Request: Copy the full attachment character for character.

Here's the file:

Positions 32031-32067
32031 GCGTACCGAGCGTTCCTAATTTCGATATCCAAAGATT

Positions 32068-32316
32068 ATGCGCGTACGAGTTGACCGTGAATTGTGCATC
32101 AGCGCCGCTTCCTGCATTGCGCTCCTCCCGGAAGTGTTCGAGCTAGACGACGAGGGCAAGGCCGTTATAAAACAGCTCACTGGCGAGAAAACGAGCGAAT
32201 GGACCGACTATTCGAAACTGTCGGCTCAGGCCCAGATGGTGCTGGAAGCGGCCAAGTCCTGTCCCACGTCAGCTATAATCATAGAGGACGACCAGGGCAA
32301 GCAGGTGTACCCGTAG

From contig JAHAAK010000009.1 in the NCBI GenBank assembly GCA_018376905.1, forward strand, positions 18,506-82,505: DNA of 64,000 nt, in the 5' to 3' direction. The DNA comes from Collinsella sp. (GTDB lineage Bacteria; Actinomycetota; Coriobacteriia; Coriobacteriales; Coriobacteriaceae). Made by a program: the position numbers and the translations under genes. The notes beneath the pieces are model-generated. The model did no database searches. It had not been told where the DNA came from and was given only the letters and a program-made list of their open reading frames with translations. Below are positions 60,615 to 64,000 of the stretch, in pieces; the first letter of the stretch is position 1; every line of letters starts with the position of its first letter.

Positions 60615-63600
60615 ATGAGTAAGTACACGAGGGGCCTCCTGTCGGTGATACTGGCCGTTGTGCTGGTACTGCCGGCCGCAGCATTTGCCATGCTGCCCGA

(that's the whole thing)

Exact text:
Positions 32031-32067
32031 GCGTACCGAGCGTTCCTAATTTCGATATCCAAAGATT

Positions 32068-32316
32068 ATGCGCGTACGAGTTGACCGTGAATTGTGCATC
32101 AGCGCCGCTTCCTGCATTGCGCTCCTCCCGGAAGTGTTCGAGCTAGACGACGAGGGCAAGGCCGTTATAAAACAGCTCACTGGCGAGAAAACGAGCGAAT
32201 GGACCGACTATTCGAAACTGTCGGCTCAGGCCCAGATGGTGCTGGAAGCGGCCAAGTCCTGTCCCACGTCAGCTATAATCATAGAGGACGACCAGGGCAA
32301 GCAGGTGTACCCGTAG

From contig JAHAAK010000009.1 in the NCBI GenBank assembly GCA_018376905.1, forward strand, positions 18,506-82,505: DNA of 64,000 nt, in the 5' to 3' direction. The DNA comes from Collinsella sp. (GTDB lineage Bacteria; Actinomycetota; Coriobacteriia; Coriobacteriales; Coriobacteriaceae). Made by a program: the position numbers and the translations under genes. The notes beneath the pieces are model-generated. The model did no database searches. It had not been told where the DNA came from and was given only the letters and a program-made list of their open reading frames with translations. Below are positions 60,615 to 64,000 of the stretch, in pieces; the first letter of the stretch is position 1; every line of letters starts with the position of its first letter.

Positions 60615-63600
60615 ATGAGTAAGTACACGAGGGGCCTCCTGTCGGTGATACTGGCCGTTGTGCTGGTACTGCCGGCCGCAGCATTTGCCATGCTGCCCGA